The Martian Soil Sample
by Armando Simón (February 2023)
Once Upon a Time in the West, Matthew Wong, 2018
The Indian Space Research Organization announced that the probe they had sent to Mars had successfully docked with the orbiter. The orbiter had then broken the planet’s gravitational pull and was headed back to Earth, bringing with it the soil samples that the probe had collected so that they could be analyzed here. It would reach Earth orbit in a little over two years.
“Congratulations on a great achievement!” was the usual felicitation which poured in from scientists from all over the world.
But one particular individual did not join in, issued condemnations instead. This was a biologist, Dmitar Źuźul, who urged the mission be aborted by the ISRO, or if refused, be destroyed by other countries before it reached the planet.
He sent letters to news networks, and op-ed articles to newspapers around the world, particularly America, Russia and China, urging the governments to intercept and destroy the probe, regardless of the wishes of India’s government and scientists. He submitted papers to various scientific journals. He established an internet presence, where he espoused his views. He sent letters to various world leaders. In short, he became a nuisance to many.
One of the national television stations in a European country, whose ratings had gone down in the past year, decided to have Źuźul and other scientists debate the question on air. The panel would be run by one of those self-important, yet ignorant, journalists whose one remedial gift is to project the impression of being knowledgeable, regardless of the topic, while deftly obscuring their ignorance.
The seated moderator was Gerd Freitag. Źuźul sat at his right while two others sat at his left. The program began.
“Good evening,” Freitag welcomed the camera. “Tonight, we have with us Dr. Dmitar Źuźul from the National Biological Preserve, Dr. Emil Kammerlander from the Max Planck Institute, and Dr. Avinash Chandrasekhar from the Indian Space Research Organization.”
“The probe sent from India gathered Martian soil samples and is on its way to Earth where scientists will be able to analyze those samples.” He turned to address his guest.
“Dr. Źuźul, I understand that you are opposed—strongly opposed—to the mission and have even urged several countries to divert or even destroy the returning craft to prevent its entry to Earth. That is a rather harsh request. Why is that?”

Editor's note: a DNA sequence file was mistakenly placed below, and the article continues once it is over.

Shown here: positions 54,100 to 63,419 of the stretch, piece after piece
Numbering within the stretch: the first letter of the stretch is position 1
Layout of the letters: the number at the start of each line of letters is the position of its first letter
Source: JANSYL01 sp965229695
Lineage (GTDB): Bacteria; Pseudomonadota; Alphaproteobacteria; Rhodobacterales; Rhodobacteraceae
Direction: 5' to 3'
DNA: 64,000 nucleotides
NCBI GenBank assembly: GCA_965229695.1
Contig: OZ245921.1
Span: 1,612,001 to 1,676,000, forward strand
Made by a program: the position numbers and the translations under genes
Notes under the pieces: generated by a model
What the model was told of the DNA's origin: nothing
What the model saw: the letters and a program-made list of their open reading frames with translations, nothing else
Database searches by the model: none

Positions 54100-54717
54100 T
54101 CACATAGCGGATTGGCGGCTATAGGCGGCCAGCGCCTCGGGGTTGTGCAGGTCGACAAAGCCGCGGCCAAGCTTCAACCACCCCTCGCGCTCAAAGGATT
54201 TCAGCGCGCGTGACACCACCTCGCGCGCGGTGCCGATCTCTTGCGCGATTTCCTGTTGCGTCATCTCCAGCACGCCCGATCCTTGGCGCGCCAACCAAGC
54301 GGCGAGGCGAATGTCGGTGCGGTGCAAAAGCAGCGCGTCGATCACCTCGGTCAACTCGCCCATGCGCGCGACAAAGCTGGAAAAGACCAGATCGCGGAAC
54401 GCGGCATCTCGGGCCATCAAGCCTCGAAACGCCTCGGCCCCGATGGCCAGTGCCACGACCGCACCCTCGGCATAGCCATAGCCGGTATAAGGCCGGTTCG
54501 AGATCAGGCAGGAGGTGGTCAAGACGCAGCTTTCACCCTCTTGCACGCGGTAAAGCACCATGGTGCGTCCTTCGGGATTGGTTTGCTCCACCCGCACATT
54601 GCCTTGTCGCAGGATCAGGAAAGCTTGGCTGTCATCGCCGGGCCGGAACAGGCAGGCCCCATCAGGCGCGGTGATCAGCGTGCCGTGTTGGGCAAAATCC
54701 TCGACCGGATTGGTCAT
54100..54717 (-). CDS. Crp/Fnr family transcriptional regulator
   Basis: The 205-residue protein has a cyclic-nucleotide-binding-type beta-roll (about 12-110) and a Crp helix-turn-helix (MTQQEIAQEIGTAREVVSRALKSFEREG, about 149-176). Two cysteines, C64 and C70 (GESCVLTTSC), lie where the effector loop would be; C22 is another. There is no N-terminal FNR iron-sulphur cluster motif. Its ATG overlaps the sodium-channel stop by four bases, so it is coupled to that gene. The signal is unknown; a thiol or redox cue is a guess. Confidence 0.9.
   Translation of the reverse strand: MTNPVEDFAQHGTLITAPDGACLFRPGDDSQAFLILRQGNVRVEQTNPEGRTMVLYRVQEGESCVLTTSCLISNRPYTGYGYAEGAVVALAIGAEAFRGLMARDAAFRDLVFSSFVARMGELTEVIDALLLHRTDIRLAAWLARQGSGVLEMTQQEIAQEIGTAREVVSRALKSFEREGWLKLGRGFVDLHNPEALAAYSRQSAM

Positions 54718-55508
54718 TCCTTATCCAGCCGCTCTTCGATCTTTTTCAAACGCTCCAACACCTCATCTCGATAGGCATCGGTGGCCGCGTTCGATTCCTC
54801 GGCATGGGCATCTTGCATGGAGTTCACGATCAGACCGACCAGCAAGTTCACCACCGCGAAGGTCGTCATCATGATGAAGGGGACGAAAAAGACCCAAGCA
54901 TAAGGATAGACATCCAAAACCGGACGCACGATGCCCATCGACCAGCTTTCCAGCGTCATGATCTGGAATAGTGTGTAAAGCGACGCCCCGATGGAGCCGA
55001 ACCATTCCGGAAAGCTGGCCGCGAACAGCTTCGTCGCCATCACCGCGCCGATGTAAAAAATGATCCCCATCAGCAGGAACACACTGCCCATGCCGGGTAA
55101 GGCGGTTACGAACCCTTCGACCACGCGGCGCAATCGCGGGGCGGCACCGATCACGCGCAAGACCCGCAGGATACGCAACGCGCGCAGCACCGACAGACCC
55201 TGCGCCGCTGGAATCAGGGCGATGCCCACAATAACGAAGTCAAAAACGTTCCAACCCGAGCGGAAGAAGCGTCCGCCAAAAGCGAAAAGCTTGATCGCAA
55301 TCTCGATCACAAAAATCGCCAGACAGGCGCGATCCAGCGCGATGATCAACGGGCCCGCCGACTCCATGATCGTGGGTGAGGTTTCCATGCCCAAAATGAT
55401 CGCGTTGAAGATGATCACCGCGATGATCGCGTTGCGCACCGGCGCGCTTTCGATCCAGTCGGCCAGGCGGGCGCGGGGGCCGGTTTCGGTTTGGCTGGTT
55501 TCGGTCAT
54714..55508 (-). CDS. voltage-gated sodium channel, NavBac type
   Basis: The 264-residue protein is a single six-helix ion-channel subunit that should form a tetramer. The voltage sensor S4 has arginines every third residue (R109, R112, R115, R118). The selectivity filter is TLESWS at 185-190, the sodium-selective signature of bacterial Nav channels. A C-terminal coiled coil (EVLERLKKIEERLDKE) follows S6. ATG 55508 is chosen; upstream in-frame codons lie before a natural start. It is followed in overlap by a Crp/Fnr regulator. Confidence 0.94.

“Because there’s a possibility it may be bringing back unknown, dangerous, pathogens in the soil sample which will flourish once they come in contact with the Terran ecology. Compared to the Red Planet, Earth is a lush environment. Any such pathogens would find itself in an all you can eat banquet.”
“Dr. Chandrasekhar,” the moderator turned to his left, “I assume you disagree with Dr. Źuźul’s warning.”
The Indian looked livid, but was able to control himself to give a calm response.
“Very much so! I’m afraid that I view Dr. Źuźul as an alarmist. He is grossly exaggerating this … so-called danger. The scenario he propounds sounds like a science-fiction fantasy film from Hollywood. The Apollo missions had a similar preoccupation back in the 1970s and they took measures to isolate the lunar soil and test it for alien pathogens. No such thing was found. At that time, it was a reasonable assumption because it is shocking to realize now how little we really knew about the moon. The moon never had life. It never had an atmosphere, so the surface had been bombarded by radiation for eons. The same applies to Mars. True, it does have an atmosphere, but it is negligible, so the same conclusion applies.”
“And you, Dr. Kammerlander?” Freitag asked. “I understand you also disagree with Dr. Źuźul.
“Yes, I do. Previous probes sent by the Americans have shown that there is no life on Mars. These analyses have occurred over the span of decades and in separate areas of the planet. Several years back they thought their probes had discovered evidence of simple life forms in the Martian rock from millions of years ago, in other words, fossils. The ‘evidence,’ however, was and is open to different interpretations.”
“What kind of life forms?” Freitag probed.
“Unicellular. Like microbes or algae.”
“Look, I’m not saying that the soil samples are contaminated by pathogens, I’m saying that they may be. And the risk is just not worth it! Essentially, what those probes did was to stick out nutrients and see if something showed up, kind of like you put out seeds in your yard and hope birds will come by and eat it, but are disappointed if they don’t show up. Not finding something isn’t the same as nothing being there. But to get back to the point I was making: we have had numerous instances of an invasive species right here on Earth being taken from a harsh environment and introduced into a temperate zone with the result that the native ecology became downgraded. The United States, for example, has had problems with invasive species; the Americans have had fire ants, English sparrows, Asian carp, lionfish, pythons, just to name a few. Even plants: kudzu and water hyacinth. And do I have to mention Australia?”
“I repeat: there is no life on Mars!” insisted Chandrasekhar, his Bengali accent becoming pronounced.
“—that we know of! These pathogens could have thrived once tens of thousands of years ago, become dormant when Mars became uninhabitable. They could have remained dormant in certain, protective, pockets of the surface of Mars. We know that the Red Planet has changed over time—drastically changed. We’re pretty certain that it once had rivers. Again, coming back to Earth, there have been plants and animals from the time of the dinosaurs that we thought extinct, yet have turned up alive in isolated pockets of the biosphere. I think everyone here has heard of the coelacanth. We should learn from past experience. What is it that Bismarck said? ‘What we learn from history is that no one learns from history.’”